ratification when joining the Council of Europe but have not yet done so (Albania,
Azerbaijan, Bosnia and Herzegovina, Georgia, Moldova, “the former Yugoslav
Republic of Macedonia”, Russian Federation).

The purpose of the Charter is to protect and promote the various regional and minority
languages spoken in the different countries of Europe, thereby preserving the cultural
wealth of our continent. The Charter provides for a definition of the languages covered
by this treaty (Article 1): these are the languages which have been traditionally used
within a given territory of a State by nationals of that State who form a group numerically
smaller than the rest of the State’s population and are different from the official
language(s) of that State. The definition explicitly excludes the languages of migrants
and the dialects of the official language(s) of the State. The protection of regional or
minority languages must respect the territorial integrity of each State without interfering
with the development of the official language(s) of that State.

Part II of the Charter lays down the aims and principles for all the languages spoken on
a given territory which are to be the States' long term policy targets. These aims and
principles include, inter alia, the recognition of the regional or minority language as an
expression of cultural wealth, the respect for the geographical area in which each
language is spoken, the facilitation and/or encouragement of the use of regional or
minority languages, in speech and writing, in public and private life, and the teaching
and study of these languages at all the appropriate stages. In addition, States are
required to eliminate discrimination in respect of the use of regional or minority
languages. Although the Charter is principally concerned with languages which are
historically identified with a particular territory of the State, it was considered necessary
to grant “non-territorial languages” protection as far as possible, and they are therefore
subject to the protection under Part II of the Charter.

Part III contains more specific provisions for the languages identified thereunder by the
States at the time of ratification. The undertakings entered into by the States under Part
III require the latter to adopt concrete positive measures for the protection and
promotion of regional or minority languages in several fields: education, justice, dealings
with the administrative authorities and public services, media, cultural activities and
facilities, economic and social life and transfrontier co-operation. However, the extent of
the protection can vary according to the situation of each language (e.g. the number of
speakers) provided that the State applies at least 35 paragraphs or sub-paragraphs of
the Charter to each language that it has selected under Part III. This contributes to a
minimum standard of protection. It should, however, be emphasised that the Charter
does not, as such, establish any individual or collective rights for the speakers of
regional or minority languages.

Although the Charter is not concerned with minorities as such, it may be expected to
help, in a measured and realistic fashion, to assuage the problem of minorities whose
language is their distinguishing feature by enabling them to feel at ease in the State in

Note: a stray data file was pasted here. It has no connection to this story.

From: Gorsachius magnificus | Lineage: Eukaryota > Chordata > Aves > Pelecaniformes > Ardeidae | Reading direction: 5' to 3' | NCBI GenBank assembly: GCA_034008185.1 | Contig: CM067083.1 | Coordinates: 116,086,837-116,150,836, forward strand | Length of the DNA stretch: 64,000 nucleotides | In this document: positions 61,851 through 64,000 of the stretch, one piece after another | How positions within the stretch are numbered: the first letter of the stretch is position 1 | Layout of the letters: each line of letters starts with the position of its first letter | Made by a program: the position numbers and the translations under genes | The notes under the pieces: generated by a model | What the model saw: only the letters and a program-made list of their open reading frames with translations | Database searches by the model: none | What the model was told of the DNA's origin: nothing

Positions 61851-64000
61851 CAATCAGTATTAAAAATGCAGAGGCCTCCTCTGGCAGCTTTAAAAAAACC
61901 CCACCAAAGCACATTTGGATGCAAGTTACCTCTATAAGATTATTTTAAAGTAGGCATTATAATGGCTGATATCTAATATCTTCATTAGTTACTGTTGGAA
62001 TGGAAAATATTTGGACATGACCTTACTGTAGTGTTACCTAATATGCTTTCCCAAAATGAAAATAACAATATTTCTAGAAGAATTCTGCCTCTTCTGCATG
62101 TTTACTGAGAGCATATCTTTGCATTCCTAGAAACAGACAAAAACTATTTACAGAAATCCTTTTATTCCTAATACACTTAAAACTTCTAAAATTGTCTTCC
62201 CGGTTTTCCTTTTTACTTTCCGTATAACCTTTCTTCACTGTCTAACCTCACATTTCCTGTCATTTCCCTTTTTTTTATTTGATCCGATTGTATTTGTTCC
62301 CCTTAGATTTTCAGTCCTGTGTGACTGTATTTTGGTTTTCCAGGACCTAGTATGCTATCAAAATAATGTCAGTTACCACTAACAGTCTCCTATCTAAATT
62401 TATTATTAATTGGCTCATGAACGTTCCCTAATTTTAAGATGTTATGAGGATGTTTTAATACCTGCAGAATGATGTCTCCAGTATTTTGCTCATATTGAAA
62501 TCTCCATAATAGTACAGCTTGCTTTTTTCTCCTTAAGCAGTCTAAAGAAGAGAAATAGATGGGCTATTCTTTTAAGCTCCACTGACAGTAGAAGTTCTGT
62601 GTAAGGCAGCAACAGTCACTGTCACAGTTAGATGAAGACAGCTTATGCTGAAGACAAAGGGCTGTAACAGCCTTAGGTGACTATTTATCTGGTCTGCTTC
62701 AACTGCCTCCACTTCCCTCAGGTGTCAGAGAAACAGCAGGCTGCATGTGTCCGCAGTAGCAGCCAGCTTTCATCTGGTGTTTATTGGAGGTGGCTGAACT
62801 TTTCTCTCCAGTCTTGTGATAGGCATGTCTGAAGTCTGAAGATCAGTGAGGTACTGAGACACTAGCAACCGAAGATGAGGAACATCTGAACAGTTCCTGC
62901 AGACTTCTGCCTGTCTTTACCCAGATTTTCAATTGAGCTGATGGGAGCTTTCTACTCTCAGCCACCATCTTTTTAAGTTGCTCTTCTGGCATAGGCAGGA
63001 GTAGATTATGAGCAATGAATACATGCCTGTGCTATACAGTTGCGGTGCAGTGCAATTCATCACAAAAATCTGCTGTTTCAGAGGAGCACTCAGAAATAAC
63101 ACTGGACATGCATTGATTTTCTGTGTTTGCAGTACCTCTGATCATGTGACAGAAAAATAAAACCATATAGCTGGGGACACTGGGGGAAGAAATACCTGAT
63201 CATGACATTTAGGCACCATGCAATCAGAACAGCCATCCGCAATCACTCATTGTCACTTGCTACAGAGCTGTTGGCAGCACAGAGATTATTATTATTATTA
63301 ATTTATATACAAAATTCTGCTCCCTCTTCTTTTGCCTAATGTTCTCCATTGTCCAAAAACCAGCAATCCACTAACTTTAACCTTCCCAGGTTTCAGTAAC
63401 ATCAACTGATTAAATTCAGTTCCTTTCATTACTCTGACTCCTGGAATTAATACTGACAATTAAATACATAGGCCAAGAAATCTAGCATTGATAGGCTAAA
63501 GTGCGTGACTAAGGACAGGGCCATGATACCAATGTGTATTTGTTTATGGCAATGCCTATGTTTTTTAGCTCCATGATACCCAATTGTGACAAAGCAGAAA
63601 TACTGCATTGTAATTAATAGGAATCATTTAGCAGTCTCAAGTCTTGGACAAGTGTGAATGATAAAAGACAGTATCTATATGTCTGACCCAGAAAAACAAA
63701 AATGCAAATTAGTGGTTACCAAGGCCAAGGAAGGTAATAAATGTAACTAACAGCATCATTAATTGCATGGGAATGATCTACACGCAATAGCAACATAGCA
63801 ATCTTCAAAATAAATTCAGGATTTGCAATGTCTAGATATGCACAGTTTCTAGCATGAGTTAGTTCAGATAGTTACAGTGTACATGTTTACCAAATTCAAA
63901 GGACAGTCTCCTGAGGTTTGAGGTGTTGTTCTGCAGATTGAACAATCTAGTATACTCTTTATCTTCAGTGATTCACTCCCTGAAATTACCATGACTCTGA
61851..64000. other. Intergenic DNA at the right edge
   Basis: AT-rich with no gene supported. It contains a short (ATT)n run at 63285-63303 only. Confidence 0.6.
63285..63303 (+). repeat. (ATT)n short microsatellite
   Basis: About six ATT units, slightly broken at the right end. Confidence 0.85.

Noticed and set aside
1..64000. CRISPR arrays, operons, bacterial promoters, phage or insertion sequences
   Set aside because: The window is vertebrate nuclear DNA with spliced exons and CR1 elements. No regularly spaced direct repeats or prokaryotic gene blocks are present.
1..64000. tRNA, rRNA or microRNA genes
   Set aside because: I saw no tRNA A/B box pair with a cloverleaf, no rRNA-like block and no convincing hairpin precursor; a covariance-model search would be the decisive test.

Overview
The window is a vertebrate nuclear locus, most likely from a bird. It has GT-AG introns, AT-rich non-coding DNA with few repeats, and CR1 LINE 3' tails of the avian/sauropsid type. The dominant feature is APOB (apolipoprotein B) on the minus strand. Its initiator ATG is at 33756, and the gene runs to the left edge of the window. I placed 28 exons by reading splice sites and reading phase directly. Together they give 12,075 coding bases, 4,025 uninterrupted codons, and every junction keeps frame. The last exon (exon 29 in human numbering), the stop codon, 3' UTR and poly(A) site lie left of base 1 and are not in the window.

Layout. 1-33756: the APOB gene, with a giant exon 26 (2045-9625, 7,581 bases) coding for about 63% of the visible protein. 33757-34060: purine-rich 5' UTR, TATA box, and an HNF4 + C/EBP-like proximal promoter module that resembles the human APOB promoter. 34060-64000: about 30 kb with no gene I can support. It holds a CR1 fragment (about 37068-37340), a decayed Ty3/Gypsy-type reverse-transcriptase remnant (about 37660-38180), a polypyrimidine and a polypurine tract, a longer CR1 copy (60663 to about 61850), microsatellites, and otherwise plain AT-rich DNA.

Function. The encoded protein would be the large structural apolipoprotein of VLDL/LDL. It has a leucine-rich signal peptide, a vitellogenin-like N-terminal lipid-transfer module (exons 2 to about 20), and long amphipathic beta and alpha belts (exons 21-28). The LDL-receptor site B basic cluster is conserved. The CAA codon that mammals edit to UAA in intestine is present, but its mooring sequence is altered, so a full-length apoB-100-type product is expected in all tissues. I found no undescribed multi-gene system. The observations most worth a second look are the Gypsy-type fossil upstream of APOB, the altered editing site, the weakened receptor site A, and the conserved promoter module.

which history has placed them.

The Charter foresees a system of monitoring its implementation by an independent
Committee of Experts. Each Party is required to present a first report within the year
following the entry into force of the Charter with respect to it, in which the Party states its
policy and measures taken in order to fulfil its obligations under the Charter. Other
periodical reports are to be presented thereafter at three yearly intervals. These reports
are made public by the State Party. The Committee of Experts, established in
accordance with the Charter's provisions, has already started considering the third
periodical reports presented by the longest-standing States Parties.



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After a first examination of the State report, the Committee of Experts may decide to
visit the relevant State in order to meet with representatives of the users of the various
regional or minority languages and to consult with the authorities on the contents of the
information that the Committee of Experts has received.

In the context of the fact-finding process, the Committee of Experts can be approached
by bodies or associations legally established in the respective State Party wishing to
supply additional information or to give their views on specific situations relating to the
implementation of the Charter. The Charter itself does not pose any limitations as to
the nature of these bodies or associations, other than the requirement that they have to
be established in the State concerned in accordance with national legislation.
Accordingly, they can be cultural, political bodies, or any other association which has
an interest in the promotion of regional or minority languages in their country.

After this process of information gathering, the Committee of Experts adopts a report
which is then sent to the Committee of Ministers of the Council of Europe together with
proposals for the recommendations to be addressed by the Committee of Ministers to
the State concerned. The Committee of Experts has so far adopted 33 reports, 31 of
which have already been processed by the Committee of Ministers of the Council of
Europe.

Additionally, the Secretary General of the Council of Europe is required to report every
two years to the Parliamentary Assembly concerning the implementation of the Charter.

The Charter being a rather complex instrument for States to ratify and implement,